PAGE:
ButtLite 5000 Intelligence Reports
News and Views from Rallymaster Adam Wolkoff
July 6, 1999
Past and Future History
After replenishing our vital bodily fluids, we’re back in the TeamStrange supercharged Buick, streaking east towards greater glory and checkpoint two in Marietta, Georgia. Leg One of the inaugural ButtLite 5000 is history. And if the manager in the McDonalds was a bit testy after I hijacked the TV extension cord to power up the laptop, well that’s just too damn bad. Everyone knows that television rots your mind. I’m reporting history in the making.
We all know that history is full of surprises. The biggest surprise to date on the BL5K comes in the form of a rider named Mark Kiecker from Minneapolis, Minnesota. Rider #56’s tale begins on July 4, when he was almost taken out of the rally by a defective zipper on his leathers. Fortunately, legendary leather repairman Tom the Tailor took pity on young Kiecker, opened his shop on a holiday and set the zipper straight. Kiecker was ready to ride.
And ride he did. Kiecker managed to hit such diverse and scenic bonuses as Hell’s Half Acre, Wyoming and Estes Park, Colorado, and earn a four-hour sleep bonus. While riding a 600cc Yamaha Seca II. With a four gallon tank.
While I was stealing electricity from Mac and Don’s, Eddie called ahead. We’re happy to report that the Moose Lake Mental Institution is holding a comfortable, padded room for Mark upon his return to Minneapolis. In the meantime, Mr. Kiecker will certainly savor the fact that his 1450 miles puts him squarely at the top of the to date mileage list.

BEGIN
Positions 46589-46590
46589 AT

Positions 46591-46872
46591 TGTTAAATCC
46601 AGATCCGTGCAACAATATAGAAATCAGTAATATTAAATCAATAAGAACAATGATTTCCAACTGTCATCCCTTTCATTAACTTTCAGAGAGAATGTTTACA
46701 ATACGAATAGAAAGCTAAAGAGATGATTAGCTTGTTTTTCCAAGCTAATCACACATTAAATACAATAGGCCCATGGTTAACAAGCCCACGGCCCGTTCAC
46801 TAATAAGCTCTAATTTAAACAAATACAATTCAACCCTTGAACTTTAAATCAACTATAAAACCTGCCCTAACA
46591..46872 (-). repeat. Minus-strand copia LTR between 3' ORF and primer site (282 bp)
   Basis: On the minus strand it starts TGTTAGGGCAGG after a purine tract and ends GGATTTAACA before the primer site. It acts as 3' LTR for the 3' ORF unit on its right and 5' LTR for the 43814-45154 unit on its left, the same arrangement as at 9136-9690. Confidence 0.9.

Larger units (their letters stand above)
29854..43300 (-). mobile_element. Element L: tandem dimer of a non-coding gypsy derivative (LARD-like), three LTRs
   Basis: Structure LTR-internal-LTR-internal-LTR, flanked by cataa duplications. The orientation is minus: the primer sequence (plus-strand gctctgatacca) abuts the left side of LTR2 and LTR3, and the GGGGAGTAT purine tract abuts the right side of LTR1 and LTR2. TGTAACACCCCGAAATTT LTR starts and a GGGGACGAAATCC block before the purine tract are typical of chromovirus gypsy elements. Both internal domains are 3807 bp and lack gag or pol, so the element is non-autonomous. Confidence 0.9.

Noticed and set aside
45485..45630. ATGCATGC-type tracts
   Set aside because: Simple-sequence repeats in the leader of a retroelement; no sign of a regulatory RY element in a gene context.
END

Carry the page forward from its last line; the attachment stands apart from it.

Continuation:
Another thing about history: sometimes it repeats itself, sometimes it doesn’t. Take for example, the air-cooled boxer. Though a fine motorcycle, most endurance riders believe history proves the airhead poorly suited for serious, multi-day endurance work. At this point in the Rally, it seems that this theory may be headed for history’s ever-growing ash heap.
Remember “Lucky” Bart Bakker, Rider #13? He’s the fellow that lost his rally towel 30 minutes after we handed it to him. Well, Bart found his towel, then he found his motorcycle, and then he found Denver, picking off the lead on his way to the mile high city. After being photographed in front of Eddie’s K1—currently residing in Minneapolis City Councilmember Lisa McDonald’s office in City Hall—Bart headed west. He absolutely swarmed across Minnesota, then into South Dakota. Along the way, he learned more than he ever cared to learn about Laura Ingalls Wilder, earned a four-hour sleep bonus and got chased by a buffalo.